Optimizing returns on every dollar spent on fertilizer and crop nutrition holds the key to profitable crop production. Ask the Agronomist, brought to you by eKonomics, provides crucial nutrient management answers as you prepare for the 2021 growing season.
Q: How does starter fit in an overall fertility program on corn when aiming for higher yields?
Alan Blaylock: The reason I like starters is to set a high yield potential from the beginning. It's a concentrated band near the seed, so initial roots capture needed nutrition to reduce early seedling stress, especially in cold, wet soils. Starters supplement a balanced overall fertility program, but starter nutrients should be included in the total nutrient budget.
If you're trying to grow 250- to 300-bushel corn consistently, and your environment and management system support this capability, then starters lay the groundwork for higher yields. Starters don't guarantee greater yield because many things can happen during a growing season, but they can increase yield potential by stimulating early growth.
Q: How does starter impact early corn growth and development?
Blaylock: They reduce the early potential for nutrient stress. Healthy plants during the early growth and development stages of corn lead to more possible kernels and larger ear size. Starter application places a concentrated nutrient band close to seeds so early seedling roots can reach food quickly. And this can help overcome some of the effects of cold, wet soils or less fertile sandy soils.
More significant early corn growth can lead to corn achieving more leaf structure earlier for added photosynthesis during the longer summer sunlight. More leaves and sun can lead to earlier and more efficient pollination and earlier maturity and dry-down when the weather cooperates.
Q: What soil environment is the best fit for starter use?
Blaylock: Farmers need to examine current and future soil conditions and fertility levels. Starters are often shown to have greater benefit in cold, wet spring conditions, in no-till or high residue situations, or soils with low fertility. Starters can also be beneficial in high-fertility soils when early seedling growth is rapid. The best advice is to understand local research on the specific environments where starters show advantages. Take into account the entire growing season during years of success or when it didn't pay and why.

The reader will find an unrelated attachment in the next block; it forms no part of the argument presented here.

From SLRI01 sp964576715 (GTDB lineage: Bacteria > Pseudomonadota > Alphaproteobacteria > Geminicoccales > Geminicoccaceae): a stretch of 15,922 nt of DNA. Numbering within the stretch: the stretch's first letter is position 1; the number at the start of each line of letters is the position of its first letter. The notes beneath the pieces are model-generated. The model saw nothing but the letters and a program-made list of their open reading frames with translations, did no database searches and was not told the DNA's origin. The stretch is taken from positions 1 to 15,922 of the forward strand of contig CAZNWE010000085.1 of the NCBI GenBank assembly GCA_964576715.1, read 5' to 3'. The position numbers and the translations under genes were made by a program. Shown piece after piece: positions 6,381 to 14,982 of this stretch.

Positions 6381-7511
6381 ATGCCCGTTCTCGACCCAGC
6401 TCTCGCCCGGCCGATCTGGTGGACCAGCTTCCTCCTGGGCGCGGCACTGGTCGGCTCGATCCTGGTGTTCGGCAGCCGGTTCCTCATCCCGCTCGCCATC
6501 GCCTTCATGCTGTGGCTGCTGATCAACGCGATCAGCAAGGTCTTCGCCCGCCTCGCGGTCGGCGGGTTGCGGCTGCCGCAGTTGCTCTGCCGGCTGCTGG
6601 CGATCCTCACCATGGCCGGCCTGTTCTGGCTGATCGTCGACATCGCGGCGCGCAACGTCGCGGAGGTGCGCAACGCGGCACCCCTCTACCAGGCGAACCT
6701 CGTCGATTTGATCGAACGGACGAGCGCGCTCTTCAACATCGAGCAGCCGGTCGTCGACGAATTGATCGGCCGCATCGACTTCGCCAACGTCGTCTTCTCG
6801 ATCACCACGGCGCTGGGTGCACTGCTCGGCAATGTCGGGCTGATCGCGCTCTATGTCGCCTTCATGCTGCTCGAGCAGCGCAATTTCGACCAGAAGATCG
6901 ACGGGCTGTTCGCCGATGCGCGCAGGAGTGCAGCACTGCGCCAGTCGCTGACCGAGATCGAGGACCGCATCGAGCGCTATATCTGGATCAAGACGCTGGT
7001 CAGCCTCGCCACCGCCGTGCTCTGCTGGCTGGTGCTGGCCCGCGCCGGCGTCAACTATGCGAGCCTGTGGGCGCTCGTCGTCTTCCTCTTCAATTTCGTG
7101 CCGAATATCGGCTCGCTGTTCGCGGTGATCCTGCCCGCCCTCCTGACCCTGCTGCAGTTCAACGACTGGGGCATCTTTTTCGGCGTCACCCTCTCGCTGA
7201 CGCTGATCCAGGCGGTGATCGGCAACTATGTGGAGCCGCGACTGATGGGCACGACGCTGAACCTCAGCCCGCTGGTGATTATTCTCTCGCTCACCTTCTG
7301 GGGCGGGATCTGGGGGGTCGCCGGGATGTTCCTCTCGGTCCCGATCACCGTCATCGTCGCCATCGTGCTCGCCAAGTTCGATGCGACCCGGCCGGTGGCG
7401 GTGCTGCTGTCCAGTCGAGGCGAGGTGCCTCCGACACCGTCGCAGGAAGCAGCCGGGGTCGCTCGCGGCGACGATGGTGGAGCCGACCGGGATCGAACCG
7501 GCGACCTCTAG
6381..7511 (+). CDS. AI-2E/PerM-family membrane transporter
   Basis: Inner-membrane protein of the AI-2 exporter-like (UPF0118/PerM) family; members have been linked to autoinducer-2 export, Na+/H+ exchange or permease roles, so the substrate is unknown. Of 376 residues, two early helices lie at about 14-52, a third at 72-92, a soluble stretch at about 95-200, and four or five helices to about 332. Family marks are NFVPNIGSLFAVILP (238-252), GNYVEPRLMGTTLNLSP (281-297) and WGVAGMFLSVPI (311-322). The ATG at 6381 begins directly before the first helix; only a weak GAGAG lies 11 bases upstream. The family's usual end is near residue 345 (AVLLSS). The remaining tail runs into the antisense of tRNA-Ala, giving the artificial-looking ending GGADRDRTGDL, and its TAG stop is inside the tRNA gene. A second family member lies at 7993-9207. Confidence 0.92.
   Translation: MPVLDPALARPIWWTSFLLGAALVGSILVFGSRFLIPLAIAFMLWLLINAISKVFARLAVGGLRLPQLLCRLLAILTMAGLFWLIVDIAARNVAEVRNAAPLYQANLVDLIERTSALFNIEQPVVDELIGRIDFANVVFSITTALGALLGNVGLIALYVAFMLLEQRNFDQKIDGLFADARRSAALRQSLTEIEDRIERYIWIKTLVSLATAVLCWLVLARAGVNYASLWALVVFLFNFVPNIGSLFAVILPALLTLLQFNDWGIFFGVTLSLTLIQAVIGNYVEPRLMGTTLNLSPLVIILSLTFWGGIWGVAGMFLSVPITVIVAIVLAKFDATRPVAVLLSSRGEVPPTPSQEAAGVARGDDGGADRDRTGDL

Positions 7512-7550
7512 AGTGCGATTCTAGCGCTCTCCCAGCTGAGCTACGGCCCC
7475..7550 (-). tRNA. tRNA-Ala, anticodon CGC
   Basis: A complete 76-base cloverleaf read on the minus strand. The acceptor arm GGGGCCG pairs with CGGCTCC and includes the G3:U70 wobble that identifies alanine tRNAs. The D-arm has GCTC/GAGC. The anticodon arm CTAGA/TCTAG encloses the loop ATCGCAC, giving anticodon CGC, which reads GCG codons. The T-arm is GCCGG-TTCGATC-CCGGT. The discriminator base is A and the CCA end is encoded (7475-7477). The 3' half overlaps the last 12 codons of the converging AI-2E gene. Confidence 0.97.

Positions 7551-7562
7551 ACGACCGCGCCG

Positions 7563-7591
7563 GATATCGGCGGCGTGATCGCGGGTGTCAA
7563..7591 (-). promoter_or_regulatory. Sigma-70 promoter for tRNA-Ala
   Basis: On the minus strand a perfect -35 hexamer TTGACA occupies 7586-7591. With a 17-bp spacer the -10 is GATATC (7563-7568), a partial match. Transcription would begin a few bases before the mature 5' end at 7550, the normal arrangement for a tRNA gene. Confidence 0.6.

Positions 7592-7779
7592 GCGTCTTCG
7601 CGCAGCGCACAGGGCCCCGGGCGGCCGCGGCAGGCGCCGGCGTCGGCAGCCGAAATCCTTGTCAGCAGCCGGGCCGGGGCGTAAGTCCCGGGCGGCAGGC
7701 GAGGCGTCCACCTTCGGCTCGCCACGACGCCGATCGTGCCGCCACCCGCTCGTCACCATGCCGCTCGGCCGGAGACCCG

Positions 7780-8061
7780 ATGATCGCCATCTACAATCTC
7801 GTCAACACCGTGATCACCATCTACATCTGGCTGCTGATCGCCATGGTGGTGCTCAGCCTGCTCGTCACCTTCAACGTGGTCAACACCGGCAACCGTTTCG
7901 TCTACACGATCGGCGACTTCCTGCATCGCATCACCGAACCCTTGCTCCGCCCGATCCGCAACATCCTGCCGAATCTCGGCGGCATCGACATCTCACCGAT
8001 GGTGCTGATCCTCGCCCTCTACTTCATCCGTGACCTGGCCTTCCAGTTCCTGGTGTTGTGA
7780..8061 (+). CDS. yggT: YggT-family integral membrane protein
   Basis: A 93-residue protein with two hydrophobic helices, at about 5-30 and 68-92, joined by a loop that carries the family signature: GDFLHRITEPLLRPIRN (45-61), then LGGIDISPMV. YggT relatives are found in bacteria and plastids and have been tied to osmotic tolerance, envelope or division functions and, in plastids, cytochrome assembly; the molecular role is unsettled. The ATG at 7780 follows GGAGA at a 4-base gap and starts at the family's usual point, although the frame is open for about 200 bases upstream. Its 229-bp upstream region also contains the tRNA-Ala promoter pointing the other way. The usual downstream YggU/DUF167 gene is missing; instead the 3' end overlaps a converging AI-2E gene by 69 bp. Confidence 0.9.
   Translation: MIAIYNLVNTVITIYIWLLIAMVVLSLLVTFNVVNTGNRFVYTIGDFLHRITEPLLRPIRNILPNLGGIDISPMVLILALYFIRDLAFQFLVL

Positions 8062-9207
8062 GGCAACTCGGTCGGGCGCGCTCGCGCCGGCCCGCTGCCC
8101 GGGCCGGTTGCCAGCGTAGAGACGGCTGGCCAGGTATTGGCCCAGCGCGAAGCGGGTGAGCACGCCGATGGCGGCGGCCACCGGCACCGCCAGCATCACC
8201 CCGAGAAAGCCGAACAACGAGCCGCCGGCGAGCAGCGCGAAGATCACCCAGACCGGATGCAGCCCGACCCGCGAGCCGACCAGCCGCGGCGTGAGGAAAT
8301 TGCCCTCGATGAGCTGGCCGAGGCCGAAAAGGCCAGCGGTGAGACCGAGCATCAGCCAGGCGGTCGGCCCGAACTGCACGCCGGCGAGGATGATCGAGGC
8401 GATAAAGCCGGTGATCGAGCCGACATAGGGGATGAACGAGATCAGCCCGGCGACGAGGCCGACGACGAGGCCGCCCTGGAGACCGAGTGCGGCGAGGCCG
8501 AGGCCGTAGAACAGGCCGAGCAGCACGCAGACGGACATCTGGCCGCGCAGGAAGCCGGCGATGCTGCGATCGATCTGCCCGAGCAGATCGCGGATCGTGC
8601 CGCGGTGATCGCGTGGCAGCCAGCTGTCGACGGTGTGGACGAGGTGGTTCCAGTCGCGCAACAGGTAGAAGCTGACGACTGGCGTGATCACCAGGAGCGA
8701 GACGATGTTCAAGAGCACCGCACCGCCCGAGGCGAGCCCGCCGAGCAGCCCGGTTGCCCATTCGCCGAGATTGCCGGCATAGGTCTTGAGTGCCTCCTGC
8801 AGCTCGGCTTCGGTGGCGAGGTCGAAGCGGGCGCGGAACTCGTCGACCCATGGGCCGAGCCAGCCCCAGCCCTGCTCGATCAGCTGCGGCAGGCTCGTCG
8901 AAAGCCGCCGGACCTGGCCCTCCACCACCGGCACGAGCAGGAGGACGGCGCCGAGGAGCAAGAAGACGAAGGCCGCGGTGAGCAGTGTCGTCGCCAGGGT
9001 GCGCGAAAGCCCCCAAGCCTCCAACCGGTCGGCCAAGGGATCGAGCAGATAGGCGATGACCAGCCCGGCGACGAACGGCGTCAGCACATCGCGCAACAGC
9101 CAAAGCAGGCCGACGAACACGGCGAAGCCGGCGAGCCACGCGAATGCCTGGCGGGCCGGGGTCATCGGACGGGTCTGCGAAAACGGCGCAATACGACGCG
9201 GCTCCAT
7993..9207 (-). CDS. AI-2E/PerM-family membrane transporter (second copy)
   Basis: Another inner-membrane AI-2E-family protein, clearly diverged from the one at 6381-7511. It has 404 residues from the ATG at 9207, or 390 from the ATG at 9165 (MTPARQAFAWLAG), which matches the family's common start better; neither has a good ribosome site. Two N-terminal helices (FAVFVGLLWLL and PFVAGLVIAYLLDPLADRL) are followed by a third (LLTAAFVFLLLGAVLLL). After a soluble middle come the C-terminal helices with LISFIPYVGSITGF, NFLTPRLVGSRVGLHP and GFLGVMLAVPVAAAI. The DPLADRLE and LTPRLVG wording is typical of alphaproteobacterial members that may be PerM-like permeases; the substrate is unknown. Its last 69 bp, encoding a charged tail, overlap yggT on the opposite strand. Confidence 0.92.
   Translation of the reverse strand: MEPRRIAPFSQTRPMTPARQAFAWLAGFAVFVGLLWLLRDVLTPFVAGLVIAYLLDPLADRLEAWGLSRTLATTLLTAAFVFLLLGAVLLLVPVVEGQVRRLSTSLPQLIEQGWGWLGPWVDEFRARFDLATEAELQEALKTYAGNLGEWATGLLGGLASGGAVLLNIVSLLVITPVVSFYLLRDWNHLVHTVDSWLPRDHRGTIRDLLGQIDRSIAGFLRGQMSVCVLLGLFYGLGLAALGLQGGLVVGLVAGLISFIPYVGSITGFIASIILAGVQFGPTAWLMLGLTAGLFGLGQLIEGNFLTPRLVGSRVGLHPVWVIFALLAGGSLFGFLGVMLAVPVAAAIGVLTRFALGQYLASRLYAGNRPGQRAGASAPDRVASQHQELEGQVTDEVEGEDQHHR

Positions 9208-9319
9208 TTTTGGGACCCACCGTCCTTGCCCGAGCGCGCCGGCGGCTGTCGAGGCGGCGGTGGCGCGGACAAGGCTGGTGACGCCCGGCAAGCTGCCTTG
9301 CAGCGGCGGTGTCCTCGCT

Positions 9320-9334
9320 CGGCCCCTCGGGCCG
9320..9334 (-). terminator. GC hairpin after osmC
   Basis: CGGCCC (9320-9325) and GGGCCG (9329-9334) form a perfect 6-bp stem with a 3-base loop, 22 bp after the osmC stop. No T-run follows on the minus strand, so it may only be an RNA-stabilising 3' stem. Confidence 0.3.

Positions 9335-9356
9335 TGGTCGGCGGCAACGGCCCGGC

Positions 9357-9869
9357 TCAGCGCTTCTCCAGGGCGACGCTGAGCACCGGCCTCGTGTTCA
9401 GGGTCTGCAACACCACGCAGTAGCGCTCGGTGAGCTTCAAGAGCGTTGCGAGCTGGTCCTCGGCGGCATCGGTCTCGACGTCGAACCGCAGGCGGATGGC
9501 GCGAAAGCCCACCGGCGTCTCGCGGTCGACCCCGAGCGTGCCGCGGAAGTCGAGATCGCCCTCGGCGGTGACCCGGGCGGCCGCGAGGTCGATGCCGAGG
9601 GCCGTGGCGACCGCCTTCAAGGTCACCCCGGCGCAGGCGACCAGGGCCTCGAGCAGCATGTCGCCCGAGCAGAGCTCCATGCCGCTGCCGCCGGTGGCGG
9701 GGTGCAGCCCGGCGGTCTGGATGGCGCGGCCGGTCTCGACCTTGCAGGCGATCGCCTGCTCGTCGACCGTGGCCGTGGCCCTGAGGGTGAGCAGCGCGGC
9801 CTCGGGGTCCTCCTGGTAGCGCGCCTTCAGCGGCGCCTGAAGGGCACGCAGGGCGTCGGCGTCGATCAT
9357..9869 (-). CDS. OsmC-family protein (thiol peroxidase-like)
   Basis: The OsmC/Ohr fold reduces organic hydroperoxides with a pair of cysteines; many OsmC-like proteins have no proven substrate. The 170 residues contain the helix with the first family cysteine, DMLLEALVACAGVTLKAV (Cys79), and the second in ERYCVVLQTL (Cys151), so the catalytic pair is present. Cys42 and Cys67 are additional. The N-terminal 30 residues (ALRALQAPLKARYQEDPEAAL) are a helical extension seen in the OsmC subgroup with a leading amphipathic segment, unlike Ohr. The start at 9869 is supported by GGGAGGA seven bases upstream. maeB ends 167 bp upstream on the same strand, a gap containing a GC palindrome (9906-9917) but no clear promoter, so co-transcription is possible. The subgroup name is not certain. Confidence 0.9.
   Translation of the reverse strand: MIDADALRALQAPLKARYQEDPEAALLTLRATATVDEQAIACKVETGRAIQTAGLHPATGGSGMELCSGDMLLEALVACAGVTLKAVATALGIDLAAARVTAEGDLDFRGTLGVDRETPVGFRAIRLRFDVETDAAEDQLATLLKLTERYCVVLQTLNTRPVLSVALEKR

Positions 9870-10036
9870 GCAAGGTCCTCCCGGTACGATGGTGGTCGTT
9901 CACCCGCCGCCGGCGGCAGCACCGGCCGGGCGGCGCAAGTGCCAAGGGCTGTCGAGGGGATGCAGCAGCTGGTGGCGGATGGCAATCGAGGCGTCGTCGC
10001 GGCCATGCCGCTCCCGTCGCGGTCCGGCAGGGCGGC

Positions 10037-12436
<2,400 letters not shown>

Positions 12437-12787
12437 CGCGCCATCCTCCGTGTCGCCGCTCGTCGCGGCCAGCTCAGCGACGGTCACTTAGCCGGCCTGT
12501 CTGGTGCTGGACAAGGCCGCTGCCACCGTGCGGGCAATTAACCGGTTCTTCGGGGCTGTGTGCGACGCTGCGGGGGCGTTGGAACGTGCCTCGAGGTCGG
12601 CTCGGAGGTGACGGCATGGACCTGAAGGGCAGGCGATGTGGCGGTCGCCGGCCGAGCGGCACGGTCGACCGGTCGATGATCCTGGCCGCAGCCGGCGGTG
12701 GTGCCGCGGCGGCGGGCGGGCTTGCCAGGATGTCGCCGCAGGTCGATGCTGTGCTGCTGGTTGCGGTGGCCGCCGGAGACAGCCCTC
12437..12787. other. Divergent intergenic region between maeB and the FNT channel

Q: Which is better: pop-up, in-furrow or a banded 2x2 starter application?
Blaylock: One advantage of a pop-up or in-furrow starter is that it's right on the seed for immediate availability upon germination. The caution is potential for fertilizer burn, so low rates must be used, like five gallon per acre of 10-34-0. My preference is 2x2 banding due to more rate and fertilizer options with a higher salt index. This application requires more equipment investment to make sure it keeps fertilizer two inches away from the seed. Then you can start bumping nitrogen and potash rates while including micronutrients, biostimulants and biologicals to create root proliferation and synergy that optimizes plant health. The goal is to stimulate the tiny root systems until they grow and access more of the soil's nutrients.
Q: Do micronutrients and biostimulants/biologicals work well in a starter application?
Blaylock: I like micro and secondary nutrients added to a nitrogen and phosphorus starter for corn -- like zinc, sulfur and boron -- because the crop responds to these, especially if deficient on the soil test. When you get all these nutrients working together in a band close to the row, a synergy stimulates certain biological processes and root growth to increase root uptake efficiency.
Starters are a great opportunity to place biostimulants with nutrients in the seedling root zone where they can all work together. Granted, with all this in one pass, it will slow planting down due to stopping and filling more often. But the benefits can often outweigh the extra time costs.
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